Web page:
The Highs & Lows of Double-Blind Testing Page 4

Thus, with a 16-trial listening test analyzed at the conventional .05 level of significance, the probability of the investigator overlooking differences so subtle that the listener can correctly identify them only 60% of the time is a whopping .8334! Accordingly, when true differences between components are subtle, it is not surprising that 16-trial listening tests with (or without) thc ABX comparator typically fail to find them.

What if 50 trials are run? The table shows that the investigator must require the listener to make 32 or more correct identifications (r = 32) to conclude that differences are audible at the .05 level of significance. With an r of 32, the probability of concluding that inaudible differences are audible (Type 1 error) is .0325 and the probability of concluding that audible differences are inaudible (Type 2 error) when the listener can make correct identifications 60% of the time is .6644. Even with as many as 100 trials, analyzing data at the .05 significance level will result in a probability as high as .3775 for overlooking such subtle differences. Thus, for subtle differences, a very large number of trials is necessary to bring down Type 2 error risk to acceptable limits when Type 1 error is limited to .05.

Another way to bring down Type 2 error risk is to allow Type 1 error risk to increase. For example, in a 16-trial study, reducing r from 12 to 9 will increase Type 1 error from .0384 to .4018 but will reduce Type 2 error, when p is .6, from .8334 to .2839. With an r of 9, most of the 16-trial listening tests in Audio would result in statistically significant results! The trouble is, of course, that the decreased risk of overlooking audible differences (Type 2 error) was purchased at the price of an increased risk of identifying inaudible differences as audible (Type 1 error).

The above illustrates how Type 1 and Type 2 error risks can be traded off for each other, which raises the question of how large one error risk should be relative to the other. (This is a complex issue dealt with in my above-referenced paper, so I will not trouble your migraine with it now.)

The unavoidable conclusion from all this is that, if one intends to employ the .05 significance level to determine whether differences are audible, then conducting a small-trial listening test in order to find true subtle differences between components will result in an unacceptably high risk of overlooking those differences. This amounts to an unacceptably low probability of finding them. (Incidentally, the probability of finding an audible difference, referred to as "power," equals 1 minus the probability of Type 2 error. Small-N listening tests are said to have less power than large-N tests.)

I would suggest trying the ABX comparator in large-trial listening tests. How large? Well, you decide what. risks you are willing to accept for Type 1 and Type 2 error, and then consult the table to determine the required number of trials. Be sure to report those error risks to your readers (footnote 2).

By the way, what do you think the Type 1 and Type 2 error risks are for your conclusions about audible differences arising from your conventional, non-double-blind listening tests? I will wager you do not know, which illustrates one o.f the main advantages of conducting a statistical analysis of one's data, namely, one can determine the probability of being wrong. Or don't you make mistakes? (One does not need to run a double-blind test to conduct a statistical analysis of one's data. But data generated by a double-blind test (ie, number of correct identifications out of a given number of attempts) are easily subjected to statistical analysis.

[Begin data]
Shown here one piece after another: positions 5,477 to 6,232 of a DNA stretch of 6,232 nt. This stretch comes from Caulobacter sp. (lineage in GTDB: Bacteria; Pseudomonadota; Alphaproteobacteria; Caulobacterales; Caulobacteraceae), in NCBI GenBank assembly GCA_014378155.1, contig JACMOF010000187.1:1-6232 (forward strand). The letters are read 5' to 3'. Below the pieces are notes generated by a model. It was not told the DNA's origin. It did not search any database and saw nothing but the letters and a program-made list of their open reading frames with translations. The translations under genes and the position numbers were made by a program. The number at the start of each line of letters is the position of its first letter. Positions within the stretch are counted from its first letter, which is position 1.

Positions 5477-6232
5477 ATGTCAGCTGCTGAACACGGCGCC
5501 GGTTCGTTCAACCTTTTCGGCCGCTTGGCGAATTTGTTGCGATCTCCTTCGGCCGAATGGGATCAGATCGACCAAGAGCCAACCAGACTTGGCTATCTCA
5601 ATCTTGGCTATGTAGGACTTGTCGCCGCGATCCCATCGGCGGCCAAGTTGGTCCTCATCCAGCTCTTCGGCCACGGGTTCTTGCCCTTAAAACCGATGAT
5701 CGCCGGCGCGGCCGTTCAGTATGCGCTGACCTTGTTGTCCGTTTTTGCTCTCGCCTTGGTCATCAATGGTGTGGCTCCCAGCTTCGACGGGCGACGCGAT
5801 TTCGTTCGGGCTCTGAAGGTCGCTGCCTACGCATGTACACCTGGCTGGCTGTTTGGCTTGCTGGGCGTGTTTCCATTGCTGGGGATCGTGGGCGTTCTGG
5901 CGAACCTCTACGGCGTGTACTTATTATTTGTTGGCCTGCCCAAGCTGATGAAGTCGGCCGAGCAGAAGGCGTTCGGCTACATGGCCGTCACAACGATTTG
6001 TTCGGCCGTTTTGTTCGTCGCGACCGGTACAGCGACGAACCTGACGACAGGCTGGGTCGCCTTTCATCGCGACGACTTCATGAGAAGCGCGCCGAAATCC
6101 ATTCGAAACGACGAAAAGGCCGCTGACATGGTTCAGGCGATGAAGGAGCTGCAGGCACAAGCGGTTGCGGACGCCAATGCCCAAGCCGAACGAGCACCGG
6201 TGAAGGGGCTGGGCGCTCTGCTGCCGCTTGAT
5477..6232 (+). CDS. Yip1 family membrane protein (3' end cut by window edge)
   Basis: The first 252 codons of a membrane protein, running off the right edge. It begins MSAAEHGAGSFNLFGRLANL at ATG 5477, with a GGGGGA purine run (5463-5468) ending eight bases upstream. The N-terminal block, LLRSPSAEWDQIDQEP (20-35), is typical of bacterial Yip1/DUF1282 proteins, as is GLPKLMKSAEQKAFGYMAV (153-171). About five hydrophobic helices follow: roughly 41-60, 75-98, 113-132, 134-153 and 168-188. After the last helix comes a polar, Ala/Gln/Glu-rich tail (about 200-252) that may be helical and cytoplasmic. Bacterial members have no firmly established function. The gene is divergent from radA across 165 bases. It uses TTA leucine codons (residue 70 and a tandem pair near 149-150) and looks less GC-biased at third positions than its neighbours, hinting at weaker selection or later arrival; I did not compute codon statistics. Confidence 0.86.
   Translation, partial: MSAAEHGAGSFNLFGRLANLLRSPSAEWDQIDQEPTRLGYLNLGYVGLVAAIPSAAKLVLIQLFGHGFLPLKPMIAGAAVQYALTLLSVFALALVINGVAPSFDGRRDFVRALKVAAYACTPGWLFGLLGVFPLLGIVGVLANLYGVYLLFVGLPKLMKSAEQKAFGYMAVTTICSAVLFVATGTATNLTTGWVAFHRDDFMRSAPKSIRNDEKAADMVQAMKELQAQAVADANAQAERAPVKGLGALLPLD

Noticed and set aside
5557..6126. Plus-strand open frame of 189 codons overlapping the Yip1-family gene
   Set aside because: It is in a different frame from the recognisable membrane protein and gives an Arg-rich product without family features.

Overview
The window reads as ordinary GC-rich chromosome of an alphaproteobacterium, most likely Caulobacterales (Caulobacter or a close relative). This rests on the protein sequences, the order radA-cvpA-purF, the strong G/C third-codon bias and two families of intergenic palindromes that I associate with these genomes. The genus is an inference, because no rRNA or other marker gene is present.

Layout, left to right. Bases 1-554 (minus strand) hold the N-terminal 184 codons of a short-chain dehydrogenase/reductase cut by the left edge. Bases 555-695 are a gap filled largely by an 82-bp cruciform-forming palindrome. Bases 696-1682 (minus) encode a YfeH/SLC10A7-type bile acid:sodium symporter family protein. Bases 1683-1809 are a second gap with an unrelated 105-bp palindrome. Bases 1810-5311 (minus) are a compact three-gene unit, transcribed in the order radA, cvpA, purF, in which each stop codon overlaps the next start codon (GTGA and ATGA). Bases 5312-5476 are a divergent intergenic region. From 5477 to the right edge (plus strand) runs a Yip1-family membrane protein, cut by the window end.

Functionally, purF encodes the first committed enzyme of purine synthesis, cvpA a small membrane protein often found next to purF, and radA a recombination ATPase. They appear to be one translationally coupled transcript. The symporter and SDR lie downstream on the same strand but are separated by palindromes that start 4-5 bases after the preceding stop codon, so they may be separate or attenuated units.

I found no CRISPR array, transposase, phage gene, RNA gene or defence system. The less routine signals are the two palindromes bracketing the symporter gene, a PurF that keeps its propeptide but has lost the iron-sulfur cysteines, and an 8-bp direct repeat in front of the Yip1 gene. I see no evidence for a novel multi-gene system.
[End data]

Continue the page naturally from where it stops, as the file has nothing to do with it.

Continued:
On another matter, I agree with Mr. Archibald that J. Gordon Holt missed some of the points raised by reader Huss. Mr. Holt stated that consistencies in independently prepared reports from several reviewers "pretty much rule out prejudices or self-deception"; hence, double-blind tests are not necessary. Research methodologists know that prejudice and self-deception are not so easily ruled out by employing independent reviewers. The reason is that, while reviewers may listen to and report on equipment without consulting or communicating with each other, there may nevertheless be commonalities among them which lead them to make similar errors. For example, independent reviewers may have similar expectations (eg, they may expect tube electronics to sound less bright) or similar preferences (eg, they may like, or think they like, tube equipment). Similarity of reviews from "independent" reviewers is consistent not only with Mr. Holt's interpretation that the review reveal the truth about components, but with another interpretation: the reviewers are all mistaken, the similarity having been produced by, say, similar expectations. Simply stated, similarity of reviews may result merely from similarity of biases.



Footnote 2: It's this kind of detailed "disclosure statement" (he calls it an "error budget") that Anthony H. Cordesman has been demanding from the A-B advocates. In other words, all statistical trials and analyses run certain risks of error; in real statistics, these risks are specified so that subsequent examiners can evaluate the test's validity.—Larry Archibald
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